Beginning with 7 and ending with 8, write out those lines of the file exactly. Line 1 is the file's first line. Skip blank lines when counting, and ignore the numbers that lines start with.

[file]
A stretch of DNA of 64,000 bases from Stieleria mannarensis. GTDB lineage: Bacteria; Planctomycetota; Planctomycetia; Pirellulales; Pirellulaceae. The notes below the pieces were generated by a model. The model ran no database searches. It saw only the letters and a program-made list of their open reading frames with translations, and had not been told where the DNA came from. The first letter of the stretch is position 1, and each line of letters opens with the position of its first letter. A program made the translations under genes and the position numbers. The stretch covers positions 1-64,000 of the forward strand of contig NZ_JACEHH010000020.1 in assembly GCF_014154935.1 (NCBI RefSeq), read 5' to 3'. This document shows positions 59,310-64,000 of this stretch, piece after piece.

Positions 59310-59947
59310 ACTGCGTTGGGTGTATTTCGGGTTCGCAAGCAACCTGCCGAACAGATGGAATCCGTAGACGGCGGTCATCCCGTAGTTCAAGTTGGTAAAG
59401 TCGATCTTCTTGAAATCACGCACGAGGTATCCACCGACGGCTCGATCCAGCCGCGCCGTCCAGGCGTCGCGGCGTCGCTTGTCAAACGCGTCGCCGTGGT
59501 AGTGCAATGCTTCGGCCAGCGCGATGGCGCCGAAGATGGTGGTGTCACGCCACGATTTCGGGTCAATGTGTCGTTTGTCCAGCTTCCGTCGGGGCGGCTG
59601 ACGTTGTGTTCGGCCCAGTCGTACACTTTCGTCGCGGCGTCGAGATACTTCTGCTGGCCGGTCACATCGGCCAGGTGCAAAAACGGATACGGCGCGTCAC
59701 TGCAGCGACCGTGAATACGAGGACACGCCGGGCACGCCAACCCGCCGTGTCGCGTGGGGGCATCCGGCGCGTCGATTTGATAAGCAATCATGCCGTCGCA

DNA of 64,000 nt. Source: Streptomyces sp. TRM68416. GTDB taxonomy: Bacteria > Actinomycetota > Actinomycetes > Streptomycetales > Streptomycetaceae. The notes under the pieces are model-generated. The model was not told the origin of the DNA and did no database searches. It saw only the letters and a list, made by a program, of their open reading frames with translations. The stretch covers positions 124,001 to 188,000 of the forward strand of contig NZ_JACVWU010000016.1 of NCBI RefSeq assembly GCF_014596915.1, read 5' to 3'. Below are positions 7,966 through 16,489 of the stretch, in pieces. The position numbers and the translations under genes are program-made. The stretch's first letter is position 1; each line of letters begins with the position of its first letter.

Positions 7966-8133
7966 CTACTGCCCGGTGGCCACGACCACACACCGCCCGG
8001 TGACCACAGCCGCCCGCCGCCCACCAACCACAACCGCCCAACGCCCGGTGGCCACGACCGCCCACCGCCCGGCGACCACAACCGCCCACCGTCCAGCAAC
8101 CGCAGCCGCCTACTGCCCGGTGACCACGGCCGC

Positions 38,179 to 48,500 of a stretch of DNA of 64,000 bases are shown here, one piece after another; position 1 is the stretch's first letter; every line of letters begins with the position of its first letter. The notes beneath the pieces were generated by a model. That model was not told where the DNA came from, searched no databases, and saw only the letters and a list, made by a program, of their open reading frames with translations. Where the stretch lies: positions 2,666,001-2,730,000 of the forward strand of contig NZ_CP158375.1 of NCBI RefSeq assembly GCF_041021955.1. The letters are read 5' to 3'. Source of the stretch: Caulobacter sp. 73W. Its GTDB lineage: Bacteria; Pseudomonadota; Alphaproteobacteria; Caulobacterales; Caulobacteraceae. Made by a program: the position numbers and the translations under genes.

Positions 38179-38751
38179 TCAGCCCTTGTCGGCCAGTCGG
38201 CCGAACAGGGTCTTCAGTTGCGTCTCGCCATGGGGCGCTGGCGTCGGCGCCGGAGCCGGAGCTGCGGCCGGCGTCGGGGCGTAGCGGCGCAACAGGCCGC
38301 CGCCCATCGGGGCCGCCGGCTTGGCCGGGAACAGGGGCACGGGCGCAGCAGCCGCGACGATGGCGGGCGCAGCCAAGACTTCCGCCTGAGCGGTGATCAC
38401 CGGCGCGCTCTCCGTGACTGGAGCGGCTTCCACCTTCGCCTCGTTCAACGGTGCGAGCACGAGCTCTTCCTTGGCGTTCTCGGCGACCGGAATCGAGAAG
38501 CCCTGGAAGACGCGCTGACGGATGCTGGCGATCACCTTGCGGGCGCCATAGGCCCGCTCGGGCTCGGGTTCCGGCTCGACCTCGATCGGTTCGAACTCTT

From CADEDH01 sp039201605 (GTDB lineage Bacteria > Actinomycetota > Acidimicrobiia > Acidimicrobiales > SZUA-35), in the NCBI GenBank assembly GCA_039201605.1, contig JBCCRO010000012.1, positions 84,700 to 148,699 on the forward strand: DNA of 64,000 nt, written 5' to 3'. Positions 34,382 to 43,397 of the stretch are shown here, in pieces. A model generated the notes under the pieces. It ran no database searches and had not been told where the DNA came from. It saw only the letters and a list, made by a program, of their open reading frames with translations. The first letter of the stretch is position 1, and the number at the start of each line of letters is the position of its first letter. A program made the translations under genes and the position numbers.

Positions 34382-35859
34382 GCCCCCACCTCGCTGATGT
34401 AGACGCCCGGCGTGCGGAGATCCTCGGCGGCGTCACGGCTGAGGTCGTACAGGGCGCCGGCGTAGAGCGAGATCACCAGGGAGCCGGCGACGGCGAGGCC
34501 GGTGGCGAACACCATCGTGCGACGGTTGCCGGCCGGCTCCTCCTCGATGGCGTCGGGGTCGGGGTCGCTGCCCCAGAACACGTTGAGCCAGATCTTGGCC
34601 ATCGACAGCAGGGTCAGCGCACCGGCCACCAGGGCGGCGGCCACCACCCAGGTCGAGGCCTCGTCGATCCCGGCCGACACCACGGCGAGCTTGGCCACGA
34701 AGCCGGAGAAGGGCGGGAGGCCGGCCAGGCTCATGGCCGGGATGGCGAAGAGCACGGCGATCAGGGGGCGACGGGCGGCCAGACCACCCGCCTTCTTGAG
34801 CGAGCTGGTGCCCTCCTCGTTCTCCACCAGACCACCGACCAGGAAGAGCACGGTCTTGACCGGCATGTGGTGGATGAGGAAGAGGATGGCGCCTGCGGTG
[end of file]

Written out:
59701 TGCAGCGACCGTGAATACGAGGACACGCCGGGCACGCCAACCCGCCGTGTCGCGTGGGGGCATCCGGCGCGTCGATTTGATAAGCAATCATGCCGTCGCA

DNA of 64,000 nt. Source: Streptomyces sp. TRM68416. GTDB taxonomy: Bacteria > Actinomycetota > Actinomycetes > Streptomycetales > Streptomycetaceae. The notes under the pieces are model-generated. The model was not told the origin of the DNA and did no database searches. It saw only the letters and a list, made by a program, of their open reading frames with translations. The stretch covers positions 124,001 to 188,000 of the forward strand of contig NZ_JACVWU010000016.1 of NCBI RefSeq assembly GCF_014596915.1, read 5' to 3'. Below are positions 7,966 through 16,489 of the stretch, in pieces. The position numbers and the translations under genes are program-made. The stretch's first letter is position 1; each line of letters begins with the position of its first letter.